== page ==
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Warrant elevated 'level of crime'


Alleged mafia boss Domenico Rancadore, known as The Professor, was arrested after evading Italian authorities for 20 years.

Alleged mafia boss Domenico Rancadore, known as The Professor, was arrested after evading Italian authorities for 20 years.

Alleged mafia boss Domenico Rancadore, known as The Professor, was arrested after evading Italian authorities for 20 years.

A second European arrest warrant issued for Mafia fugitive Domenico Rancadore deliberately elevated his participation in the organisation, his counsel has told his extradition hearing.

The 64-year-old, known as "The Professor", was arrested in London last August after evading Italian authorities for 20 years.

They accuse him of fleeing Italy as he faced trial over his alleged Cosa Nostra ''man of honour'' connections.

Rancadore was convicted in 1999 of Mafia association and extortion in Trabia, near Palermo, and is wanted to serve a seven-year jail sentence.

There were two European arrest warrants issued for Rancadore last August, and his counsel Alun Jones QC told Westminster Magistrates' Court that the difference between them is significant.

Mr Jones said that the degree of participation is "critically different", and that the level of crime has been elevated in the second warrant.

He said someone must have looked at the first warrant and thought it would be better to "raise it in to a different level of crime" as they must have thought: "That must be what the British court is after."

Mr Jones said it was a "deliberate decision taken to prejudice this man's rights" in front of the London court.

Prosecutor Hannah Hinton said he was "deliberately absent" from the trial that convicted him in 1999.

Referring to transcripts, she said Rancadore was described as being "at the heart of the organisation", a "district boss", and the "linchpin of the whole affair".

He is in custody after the High Court overturned a magistrate's decision to grant bail in November.

Rancadore and his wife, Anne, moved with their two children to Uxbridge, west London, in 1994 and lived under the name of Skinner, the maiden name of Mrs Skinner's British mother.

Police arrested "Marc Skinner'' under a European arrest warrant on August 7 at the upmarket semi-detached home.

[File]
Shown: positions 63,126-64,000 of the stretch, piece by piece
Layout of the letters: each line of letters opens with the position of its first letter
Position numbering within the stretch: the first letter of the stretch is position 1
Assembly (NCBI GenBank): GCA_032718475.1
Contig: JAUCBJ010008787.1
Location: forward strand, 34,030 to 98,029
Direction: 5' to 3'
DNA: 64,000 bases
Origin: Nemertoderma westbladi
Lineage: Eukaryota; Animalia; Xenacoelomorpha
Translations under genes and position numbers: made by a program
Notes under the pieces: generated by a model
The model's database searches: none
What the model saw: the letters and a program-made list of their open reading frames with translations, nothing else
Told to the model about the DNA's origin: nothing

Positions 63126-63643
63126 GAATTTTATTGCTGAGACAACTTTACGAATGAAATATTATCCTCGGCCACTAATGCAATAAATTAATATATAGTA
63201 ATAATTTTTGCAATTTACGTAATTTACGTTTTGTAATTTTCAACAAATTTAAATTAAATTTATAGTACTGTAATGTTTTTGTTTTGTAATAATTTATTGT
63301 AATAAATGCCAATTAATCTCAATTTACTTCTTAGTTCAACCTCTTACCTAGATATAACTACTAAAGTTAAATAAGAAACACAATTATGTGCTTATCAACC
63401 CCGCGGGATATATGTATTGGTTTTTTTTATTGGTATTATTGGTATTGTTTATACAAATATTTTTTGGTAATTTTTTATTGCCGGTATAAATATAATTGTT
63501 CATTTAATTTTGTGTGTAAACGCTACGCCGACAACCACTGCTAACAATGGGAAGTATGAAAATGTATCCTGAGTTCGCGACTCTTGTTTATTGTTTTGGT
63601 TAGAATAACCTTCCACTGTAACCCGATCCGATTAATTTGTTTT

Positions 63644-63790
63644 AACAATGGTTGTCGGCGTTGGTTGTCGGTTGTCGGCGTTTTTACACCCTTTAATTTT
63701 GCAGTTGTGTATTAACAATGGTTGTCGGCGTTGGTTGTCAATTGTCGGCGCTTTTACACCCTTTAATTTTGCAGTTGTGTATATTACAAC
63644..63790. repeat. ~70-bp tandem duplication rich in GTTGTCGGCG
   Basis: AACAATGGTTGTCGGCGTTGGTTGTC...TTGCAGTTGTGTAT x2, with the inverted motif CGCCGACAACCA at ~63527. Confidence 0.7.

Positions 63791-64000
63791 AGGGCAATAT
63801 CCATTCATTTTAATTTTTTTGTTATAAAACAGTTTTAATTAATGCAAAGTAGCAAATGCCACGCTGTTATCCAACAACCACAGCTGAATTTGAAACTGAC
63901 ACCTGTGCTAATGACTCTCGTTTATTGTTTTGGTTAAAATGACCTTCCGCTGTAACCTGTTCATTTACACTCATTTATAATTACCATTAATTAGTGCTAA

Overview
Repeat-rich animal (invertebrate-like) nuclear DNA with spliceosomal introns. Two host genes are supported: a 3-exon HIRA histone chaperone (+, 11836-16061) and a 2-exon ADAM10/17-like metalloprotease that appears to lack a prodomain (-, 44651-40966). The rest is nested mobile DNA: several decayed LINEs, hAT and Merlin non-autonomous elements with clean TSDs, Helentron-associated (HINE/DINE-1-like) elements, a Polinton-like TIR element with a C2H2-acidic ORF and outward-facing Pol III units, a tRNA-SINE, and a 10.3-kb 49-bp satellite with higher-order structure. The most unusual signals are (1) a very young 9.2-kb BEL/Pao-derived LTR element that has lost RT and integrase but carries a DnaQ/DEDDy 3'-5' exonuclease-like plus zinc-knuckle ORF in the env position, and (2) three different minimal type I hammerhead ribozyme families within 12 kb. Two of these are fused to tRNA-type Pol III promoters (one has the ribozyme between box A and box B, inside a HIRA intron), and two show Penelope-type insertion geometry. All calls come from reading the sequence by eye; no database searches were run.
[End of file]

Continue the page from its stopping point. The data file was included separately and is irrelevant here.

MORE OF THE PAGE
Yesterday, Rancadore said he came to the UK to give his children "a good life", and to bring his time in Italy to an end.

He also said he was "a little bit worried that they would arrest me again".

Asked about changing his name to "Marc Skinner", he said it was to end ties with Italy, adding: "This was the only way."

Rancadore said he did not even contact his mother or father back home. "I wanted to end everything with Sicily," he said.

He wanted to be "away from the atmosphere", and said he was "under stress all the time" when he was there.

Rancadore, who had a stent fitted in his heart in 2012 and suffers from angina, said: "I try to live the best I can."

He said he is "not well at all", with pains in his chest, adding: "I feel destroyed."

Ms Hinton, the prosecutor, told the hearing yesterday there was no official record of Rancadore's name change, and no identity documents at his home.

She put it to him that he knew if he came to the attention of police they would find out his "true identity".

"You have hidden your identity because you knew you were wanted by the authorities," she said.

The prosecutor said that was why he changed his name.

Ms Hinton said that previously Rancadore has given one reason for wanting to start a new life in the UK, and said that he had not admitted before that he was worried about being arrested again.

"What I'm going to suggest, Mr Rancadore, is that when you came to this country, that you were worried, concerned, that you were going to be arrested again and now you accept that.

"But previously what you were telling the court was that you only came here to make a new life for yourself, having collected your pension," she said.

Rancadore's wife said it would be "devastating" if he was extradited. She told the court this is the longest they have ever been apart.

The hearing was adjourned to the provisional date of Friday February 28 at 10am at Westminster Magistrates' Court.